“opening, entrance,” Old English geat (plural geatu) “gate, door, opening, passage, hinged framework barrier,” from Proto-Germanic *gatan (cf. Old Norse gat “opening, passage,” Old Saxon gat “eye of a needle, hole,” Old Frisian gat “hole, opening,” Dutch gat “gap, hole, breach,” German Gasse “street”), of unknown origin. Meaning “money collected from selling tickets” dates from 1896 (short for gate money, 1820). Gate-crasher is from 1927. Finnish katu, Lettish gatua “street” are Germanic loan-words.
v.

“provide with a gate,” 1906, from gate (n.). Originally of moulds. Related: Gated (1620s). Gated community recorded by 1989 (earliest reference to Emerald Bay, Laguna Beach, Calif.

suffix attached to any word to indicate “scandal involving,” 1973, abstracted from Watergate, the Washington, D.C., building complex, home of the National Headquarters of the Democratic Party when it was burglarized June 17, 1972, by operatives later found to be working for the staff and re-election campaign of U.S. President Richard Nixon.

noun

verb

GIVE someone THE GATE (1940s+)

Related Terms

crash, get one’s tail in a gate

[musicians’ senses fr the simile swing like a gate, ”play or respond to swing music well and readily,” with some influence of ‘gator and alligator; or perhaps fr gatemouth, a nickname for Louis Armstrong; first musical sense said to have been coined by Louis Armstrong]

combining word

An exposed affair of corruption, venality, etc, of the sort indicated: Allengate/ Billygate/ Koreagate/ Lancegate/ Irangate

[1970s+; fr the Watergate scandal of the early 1970s]

GAT Extended? Based on IT.
[Sammet 1969, p. 139].
hardware
A low-level digital logic component. Gates perform Boolean functions (e.g. AND, NOT), store bits of data (e.g. a flip-flop), and connect and disconnect various parts of the overall circuit to control the flow of data (tri-state buffer).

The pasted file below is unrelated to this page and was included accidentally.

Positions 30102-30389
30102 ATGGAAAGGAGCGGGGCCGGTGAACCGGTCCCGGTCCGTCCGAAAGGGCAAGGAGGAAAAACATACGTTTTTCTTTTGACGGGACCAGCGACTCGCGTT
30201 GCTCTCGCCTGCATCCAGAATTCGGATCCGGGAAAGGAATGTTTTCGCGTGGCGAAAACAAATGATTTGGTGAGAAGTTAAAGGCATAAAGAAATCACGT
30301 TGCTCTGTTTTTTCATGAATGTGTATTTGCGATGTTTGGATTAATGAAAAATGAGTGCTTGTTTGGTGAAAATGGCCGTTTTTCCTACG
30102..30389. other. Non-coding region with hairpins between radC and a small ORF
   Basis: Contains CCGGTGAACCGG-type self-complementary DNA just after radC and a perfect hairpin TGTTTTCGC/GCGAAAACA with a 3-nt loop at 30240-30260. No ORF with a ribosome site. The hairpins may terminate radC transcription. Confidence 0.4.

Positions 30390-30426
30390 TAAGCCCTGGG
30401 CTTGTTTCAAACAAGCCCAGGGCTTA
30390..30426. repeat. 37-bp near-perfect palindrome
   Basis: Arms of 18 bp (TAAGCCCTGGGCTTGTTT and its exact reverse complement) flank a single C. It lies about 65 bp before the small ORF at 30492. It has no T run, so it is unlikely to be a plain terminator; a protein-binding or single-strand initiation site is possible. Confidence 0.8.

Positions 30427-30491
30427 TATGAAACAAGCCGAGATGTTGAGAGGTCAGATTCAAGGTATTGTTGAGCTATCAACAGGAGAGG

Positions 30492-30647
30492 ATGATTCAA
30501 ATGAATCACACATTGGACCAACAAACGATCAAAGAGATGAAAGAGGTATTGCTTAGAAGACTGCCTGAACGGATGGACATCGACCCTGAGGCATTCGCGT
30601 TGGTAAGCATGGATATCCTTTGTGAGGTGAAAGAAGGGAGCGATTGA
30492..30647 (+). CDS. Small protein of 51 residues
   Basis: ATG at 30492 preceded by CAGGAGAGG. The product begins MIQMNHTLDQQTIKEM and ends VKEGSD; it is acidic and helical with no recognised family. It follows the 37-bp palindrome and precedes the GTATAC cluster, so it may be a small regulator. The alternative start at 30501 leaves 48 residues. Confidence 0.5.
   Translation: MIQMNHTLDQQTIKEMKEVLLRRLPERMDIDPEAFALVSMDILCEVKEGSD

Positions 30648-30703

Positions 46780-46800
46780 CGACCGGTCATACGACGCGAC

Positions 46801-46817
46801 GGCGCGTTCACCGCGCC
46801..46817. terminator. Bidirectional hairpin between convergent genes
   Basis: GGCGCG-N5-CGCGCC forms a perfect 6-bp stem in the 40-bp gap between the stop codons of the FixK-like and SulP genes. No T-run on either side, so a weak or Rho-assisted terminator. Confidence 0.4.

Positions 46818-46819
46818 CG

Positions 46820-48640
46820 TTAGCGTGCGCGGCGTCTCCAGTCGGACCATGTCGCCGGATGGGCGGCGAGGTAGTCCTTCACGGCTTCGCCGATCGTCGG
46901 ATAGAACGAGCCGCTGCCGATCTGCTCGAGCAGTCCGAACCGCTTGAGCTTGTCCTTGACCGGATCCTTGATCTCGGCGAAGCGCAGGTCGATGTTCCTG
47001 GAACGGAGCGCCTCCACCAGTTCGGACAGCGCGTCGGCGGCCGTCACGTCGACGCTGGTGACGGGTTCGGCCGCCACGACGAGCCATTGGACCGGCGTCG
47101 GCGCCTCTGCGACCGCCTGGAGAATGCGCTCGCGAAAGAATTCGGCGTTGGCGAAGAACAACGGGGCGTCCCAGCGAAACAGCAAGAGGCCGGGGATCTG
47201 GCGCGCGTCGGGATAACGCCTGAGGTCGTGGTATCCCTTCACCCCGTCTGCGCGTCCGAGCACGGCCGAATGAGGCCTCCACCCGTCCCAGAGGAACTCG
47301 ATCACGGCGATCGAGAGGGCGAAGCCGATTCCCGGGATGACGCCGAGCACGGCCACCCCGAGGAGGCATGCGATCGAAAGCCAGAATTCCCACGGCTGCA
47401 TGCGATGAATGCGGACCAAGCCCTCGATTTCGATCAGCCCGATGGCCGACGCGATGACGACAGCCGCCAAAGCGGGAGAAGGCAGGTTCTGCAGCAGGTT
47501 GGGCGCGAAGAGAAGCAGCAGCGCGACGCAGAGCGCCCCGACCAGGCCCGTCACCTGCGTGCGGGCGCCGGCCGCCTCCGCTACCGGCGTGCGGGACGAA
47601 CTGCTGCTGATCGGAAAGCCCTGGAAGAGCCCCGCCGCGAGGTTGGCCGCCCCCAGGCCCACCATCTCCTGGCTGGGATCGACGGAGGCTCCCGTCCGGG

In a CPU, the term applies particularly to the buffers that route data between the various functional units. Each gate allows data to flow from one unit to another or enables data from one output onto a certain bus.
(1999-09-02)

(1.) Of cities, as of Jerusalem (Jer. 37:13; Neh. 1:3; 2:3; 3:3), of Sodom (Gen. 19:1), of Gaza (Judg. 16:3). (2.) Of royal palaces (Neh. 2:8). (3.) Of the temple of Solomon (1 Kings 6:34, 35; 2 Kings 18:16); of the holy place (1 Kings 6:31, 32; Ezek. 41:23, 24); of the outer courts of the temple, the beautiful gate (Acts 3:2). (4.) Tombs (Matt. 27:60). (5.) Prisons (Acts 12:10; 16:27). (6.) Caverns (1 Kings 19:13). (7.) Camps (Ex. 32:26, 27; Heb. 13:12). The materials of which gates were made were, (1.) Iron and brass (Ps. 107:16; Isa. 45:2; Acts 12:10). (2.) Stones and pearls (Isa. 54:12; Rev. 21:21). (3.) Wood (Judg. 16:3) probably. At the gates of cities courts of justice were frequently held, and hence “judges of the gate” are spoken of (Deut. 16:18; 17:8; 21:19; 25:6, 7, etc.). At the gates prophets also frequently delivered their messages (Prov. 1:21; 8:3; Isa. 29:21; Jer. 17:19, 20; 26:10). Criminals were punished without the gates (1 Kings 21:13; Acts 7:59). By the “gates of righteousness” we are probably to understand those of the temple (Ps. 118:19). “The gates of hell” (R.V., “gates of Hades”) Matt. 16:18, are generally interpreted as meaning the power of Satan, but probably they may mean the power of death, denoting that the Church of Christ shall never die.